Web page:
December 08, 2003

Like God and Robert Heinlein Intended

Lots of good stuff percolating in the blogosphere about "reusable" launch vehicles these days.

Rocket Man starts out with a 1500+ word essay asking after the whereabouts of RLVs. Read the whole thing and follow his links. It may be rocket science, but he is optimistic (like I) that a healthy suborbital RLV industry will lead to a healthy orbital RLV industry, incrementally instead of in one great leap. While he touches on the X-15 and Shuttle, He surprisingly doesn't touch on the US's aborted attempt to build a true rocketship, the Delta Clipper, as an RLV format. But others are filling the gaps, with Clark Lindsay at Hobbyspace covering the Japanese attempt to continue the concept with their RVT program (which I briefly wrote about back on October 24) If that link doesn't work, please scroll down in the archives.

I would be remiss if I didn't point out that Jerry Pournelle has a running commentary, including much debate about SSTOs here. He is the one from whom I cribbed the title of this post (in regards to rocketships that take off and land on their tails).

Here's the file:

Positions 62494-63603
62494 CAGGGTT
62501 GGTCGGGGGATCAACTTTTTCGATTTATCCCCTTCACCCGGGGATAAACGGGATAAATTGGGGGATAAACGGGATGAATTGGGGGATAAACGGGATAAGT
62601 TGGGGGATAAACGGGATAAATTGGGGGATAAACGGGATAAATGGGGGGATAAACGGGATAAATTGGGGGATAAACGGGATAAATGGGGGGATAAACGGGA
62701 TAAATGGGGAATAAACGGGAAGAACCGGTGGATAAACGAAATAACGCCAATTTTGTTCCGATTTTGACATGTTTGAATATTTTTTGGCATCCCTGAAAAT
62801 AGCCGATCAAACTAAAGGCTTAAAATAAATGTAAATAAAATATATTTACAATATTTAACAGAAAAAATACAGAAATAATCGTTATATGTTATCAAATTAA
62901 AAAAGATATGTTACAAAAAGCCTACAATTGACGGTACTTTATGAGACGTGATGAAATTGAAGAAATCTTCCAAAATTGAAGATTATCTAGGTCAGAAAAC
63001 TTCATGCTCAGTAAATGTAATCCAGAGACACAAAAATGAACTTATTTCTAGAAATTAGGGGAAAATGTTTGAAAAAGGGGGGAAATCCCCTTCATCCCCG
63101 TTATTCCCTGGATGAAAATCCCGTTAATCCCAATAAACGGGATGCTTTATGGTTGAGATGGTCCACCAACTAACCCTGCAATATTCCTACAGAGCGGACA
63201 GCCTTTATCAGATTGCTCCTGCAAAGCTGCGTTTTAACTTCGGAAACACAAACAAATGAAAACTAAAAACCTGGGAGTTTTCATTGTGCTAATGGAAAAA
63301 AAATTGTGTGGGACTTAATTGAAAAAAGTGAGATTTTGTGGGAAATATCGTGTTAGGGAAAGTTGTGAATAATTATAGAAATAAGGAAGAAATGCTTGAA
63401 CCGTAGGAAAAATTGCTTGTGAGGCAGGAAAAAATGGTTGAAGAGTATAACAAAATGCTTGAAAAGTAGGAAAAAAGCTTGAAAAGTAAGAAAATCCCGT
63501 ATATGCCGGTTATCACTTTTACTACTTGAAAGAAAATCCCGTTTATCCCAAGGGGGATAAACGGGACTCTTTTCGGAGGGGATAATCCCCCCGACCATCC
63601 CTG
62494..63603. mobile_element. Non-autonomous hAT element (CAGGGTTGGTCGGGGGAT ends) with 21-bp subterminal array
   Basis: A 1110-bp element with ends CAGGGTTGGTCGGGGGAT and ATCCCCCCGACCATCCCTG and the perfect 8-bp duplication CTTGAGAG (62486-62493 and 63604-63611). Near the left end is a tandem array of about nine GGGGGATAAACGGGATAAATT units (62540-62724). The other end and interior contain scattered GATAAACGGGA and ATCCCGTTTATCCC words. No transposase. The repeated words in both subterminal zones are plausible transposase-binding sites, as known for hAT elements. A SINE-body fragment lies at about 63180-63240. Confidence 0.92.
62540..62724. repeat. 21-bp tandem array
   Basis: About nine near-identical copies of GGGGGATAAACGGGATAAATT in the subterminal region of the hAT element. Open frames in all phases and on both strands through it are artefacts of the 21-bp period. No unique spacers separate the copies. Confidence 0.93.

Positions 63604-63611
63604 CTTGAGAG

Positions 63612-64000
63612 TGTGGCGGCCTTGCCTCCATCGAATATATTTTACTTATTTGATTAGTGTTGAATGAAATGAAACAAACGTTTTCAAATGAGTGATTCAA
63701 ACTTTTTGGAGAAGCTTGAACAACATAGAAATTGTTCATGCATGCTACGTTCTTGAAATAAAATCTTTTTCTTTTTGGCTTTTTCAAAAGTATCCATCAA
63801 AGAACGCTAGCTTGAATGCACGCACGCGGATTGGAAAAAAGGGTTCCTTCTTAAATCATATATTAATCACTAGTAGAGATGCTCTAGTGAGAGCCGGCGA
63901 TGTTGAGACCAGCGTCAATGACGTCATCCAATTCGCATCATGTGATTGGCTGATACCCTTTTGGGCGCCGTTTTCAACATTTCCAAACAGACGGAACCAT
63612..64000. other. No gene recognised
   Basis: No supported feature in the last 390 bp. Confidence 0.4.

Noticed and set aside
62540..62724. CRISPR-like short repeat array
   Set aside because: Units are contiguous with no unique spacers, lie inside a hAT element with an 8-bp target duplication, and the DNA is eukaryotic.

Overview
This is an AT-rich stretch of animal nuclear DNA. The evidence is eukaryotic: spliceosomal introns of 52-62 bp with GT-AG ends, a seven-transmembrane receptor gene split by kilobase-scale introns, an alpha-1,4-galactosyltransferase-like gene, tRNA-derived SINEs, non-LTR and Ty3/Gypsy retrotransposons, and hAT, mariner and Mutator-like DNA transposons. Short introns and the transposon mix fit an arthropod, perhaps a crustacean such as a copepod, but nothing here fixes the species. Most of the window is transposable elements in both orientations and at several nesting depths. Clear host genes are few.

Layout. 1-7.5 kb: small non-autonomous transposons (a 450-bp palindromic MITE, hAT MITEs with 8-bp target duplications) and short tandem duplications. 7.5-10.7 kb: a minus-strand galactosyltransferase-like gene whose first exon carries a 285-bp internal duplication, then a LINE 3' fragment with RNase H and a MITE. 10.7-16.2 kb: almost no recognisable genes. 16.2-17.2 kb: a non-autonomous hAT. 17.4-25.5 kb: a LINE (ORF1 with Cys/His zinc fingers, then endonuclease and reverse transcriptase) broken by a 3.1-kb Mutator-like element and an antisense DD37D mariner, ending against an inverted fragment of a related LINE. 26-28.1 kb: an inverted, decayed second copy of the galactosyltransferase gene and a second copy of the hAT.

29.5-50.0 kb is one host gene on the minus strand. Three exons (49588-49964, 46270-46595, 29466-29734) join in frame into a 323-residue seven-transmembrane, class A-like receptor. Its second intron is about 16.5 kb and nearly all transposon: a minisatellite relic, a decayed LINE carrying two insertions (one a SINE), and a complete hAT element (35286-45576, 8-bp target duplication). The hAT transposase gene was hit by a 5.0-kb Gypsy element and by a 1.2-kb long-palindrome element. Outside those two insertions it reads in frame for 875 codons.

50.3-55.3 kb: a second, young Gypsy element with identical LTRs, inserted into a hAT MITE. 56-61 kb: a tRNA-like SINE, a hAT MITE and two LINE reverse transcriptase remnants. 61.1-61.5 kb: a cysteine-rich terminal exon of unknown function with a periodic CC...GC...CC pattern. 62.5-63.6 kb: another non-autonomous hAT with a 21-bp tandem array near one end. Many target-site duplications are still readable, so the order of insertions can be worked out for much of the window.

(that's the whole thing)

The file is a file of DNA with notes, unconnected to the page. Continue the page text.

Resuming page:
Posted by JohnL at December 8, 2003 10:21 PM

Glad to see my term, "...the way God and Robert Heinlein intended..." still in use, even in paraphrase.

I coined the phrase for its instant imagery for my 1993 article, "Single Stage to Infinity!" in Analog, and used it to thunderous applause at the 1993 WorldCon, ConFrancisco, where I showed videos of the first DC-X hop.

Did the same a year later in Winnipeg, with later footage, including some I had witnessed at White Sands as a correspondent for The New Scientist, the U.K. magazine.

I see this blog entry above is dated 2003, but that's still 10 years after the first use.

Good things can hang around a bit.

Ad astra!

-Arlan Andrews, Sr.

Posted by: Arlan at April 17, 2005 09:43 PM
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